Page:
• Religiously-based theories positing a comparatively miniscule age for the Earth and the universe flatly contradict vast areas of science.
  • The battle over evolution vs. direct creation (of which the battle over evolution vs. Intelligent Design is the current hotspot), is part of a larger battle between Biblical and other religiously-based accounts of creation versus the Scientific theory of the origins of life, the Earth, the solar system, and the universe. "There are now more people in our country who believe that the universe was created in six solar days than there were in Europe in the 14th century." [2]
  • In the debate over abortion, the anti-abortion point of view seems to be largely fueled by religious arguments claiming that the newly-fertilized egg has a soul – which contradicts scientific understanding of fetal development, i.e. the embryo does not even have a nervous system (and thus is incapable of feeling pain, much less consciousness of any sort) for several weeks after conception. Although we have so far achieved only the very beginnings of a scientific understanding of consciousness, there is as yet absolutely no believable evidence that it can exist that early in life; furthermore, based on what we do know, it would seem unreasonable to treat an embryo as being morally equivalent to a fully-developed human, or to put the needs of that embryo over the needs of its parents. Only when the fetus is rather closer to birth can such a comparison reasonably be made.
  • In the various debates over homosexuality, the anti-gay arguments seem to be largely fueled by insistence that God condemns homosexuality in the Bible. Scientific investigation of sexuality (often hindered and condemned by religious extremists) has revealed no reasons why homosexuality should be in any way discouraged, especially in an era when overpopulation is a significant worry (and in which there is always a significant backlog of children needing adoption into good homes). Moreover, scientifically-guided medical advice encourages the wide distribution of both sex education and condoms to help homosexuals (and everyone else, for that matter) to avoid spreading sexually-transmitted diseases; both sex education and condom distribution (and contraceptives in general) are discouraged by many religious groups, for entirely religious reasons.
  • The Bible labels as "unclean" or "abomination" many practices (e.g. masturbation) which we now know through scientific investigation to be harmless or even healthy, especially when practiced in a sanitary way. (The Bible, unfortunately, does not inform us of the advisability of washing one's hands frequently, much less the existence of germs.)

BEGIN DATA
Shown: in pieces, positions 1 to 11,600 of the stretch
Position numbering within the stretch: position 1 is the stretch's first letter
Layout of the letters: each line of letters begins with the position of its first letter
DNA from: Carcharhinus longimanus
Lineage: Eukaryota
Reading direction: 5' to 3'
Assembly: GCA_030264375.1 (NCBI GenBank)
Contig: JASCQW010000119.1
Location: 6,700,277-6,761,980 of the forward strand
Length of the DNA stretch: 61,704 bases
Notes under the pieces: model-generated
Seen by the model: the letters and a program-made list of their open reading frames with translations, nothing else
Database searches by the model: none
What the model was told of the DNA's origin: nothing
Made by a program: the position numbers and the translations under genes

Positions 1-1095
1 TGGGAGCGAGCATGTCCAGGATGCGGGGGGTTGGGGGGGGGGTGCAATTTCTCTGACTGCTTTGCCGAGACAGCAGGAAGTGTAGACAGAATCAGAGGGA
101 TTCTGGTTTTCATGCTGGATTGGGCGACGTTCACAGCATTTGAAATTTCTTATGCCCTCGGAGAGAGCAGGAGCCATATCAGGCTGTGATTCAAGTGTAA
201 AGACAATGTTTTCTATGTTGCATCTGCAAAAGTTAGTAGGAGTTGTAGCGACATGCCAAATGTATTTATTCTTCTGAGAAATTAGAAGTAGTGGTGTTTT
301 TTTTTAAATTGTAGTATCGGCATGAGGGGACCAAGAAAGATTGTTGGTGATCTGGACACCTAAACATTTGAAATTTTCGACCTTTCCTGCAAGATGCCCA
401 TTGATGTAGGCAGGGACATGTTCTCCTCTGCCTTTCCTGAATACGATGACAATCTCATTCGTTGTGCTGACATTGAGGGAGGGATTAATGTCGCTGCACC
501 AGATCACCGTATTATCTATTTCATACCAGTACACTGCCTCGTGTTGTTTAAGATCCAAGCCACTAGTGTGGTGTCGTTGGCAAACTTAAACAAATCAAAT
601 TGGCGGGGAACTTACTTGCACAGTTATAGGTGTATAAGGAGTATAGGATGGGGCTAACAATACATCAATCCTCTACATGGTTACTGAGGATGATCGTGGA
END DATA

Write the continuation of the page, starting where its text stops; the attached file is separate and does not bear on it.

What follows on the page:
• Religious fundamentalists often claim that science destroys morality and trivializes human life.


It is often said that "science is just another religion". This is certainly true if you define your terms just right.


Religion and science have the following characteristics in common:

  • Both are collections of beliefs


Religion and science are different in the following ways:

Religion Science
There are multiple religions, each of which disagrees with the others on certain points There is only one body of science; there are sub-branches, but knowledge within each branch must be consistent with knowledge in the other branches. (See "New knowledge", below.)
Each religion's belief-set depends ultimately on black box explanations which cannot be further investigated Anything science can't explain is left as an open question, to be studied further and eventually answered
New knowledge, arguments, or practices must be shown to fit within the existing belief-set, or it is discounted (often quite vigorously) New knowledge and arguments are encouraged, often overturning significant areas of scientific understanding; new practices are encouraged if they produce useful results, and otherwise generally tolerated unless they are somehow destructive; intolerance is strictly limited to censuring of practices found to be intolerable, fines levied by scientific organizations, or (in extreme cases) expulsion from scientific organizations.
Religious membership is generally exclusionary: you either belong to a particular religion or you don't, and membership in more than one religion is largely unheard-of. (Some religions even levy harsh punishment for joining and then leaving, e.g. Islam considers this act punishable by death.) There are scientific organizations, but any competition between them is generally of economic, not ideological, nature; one can belong to several societies with overlapping areas of interest, and there is no empirical penalty for leaving a society once joined.
Each religion has a set of core beliefs with which all members must agree, or be disqualified from membership Science has no beliefs which cannot, in theory, be overturned by new observations


  • Violence: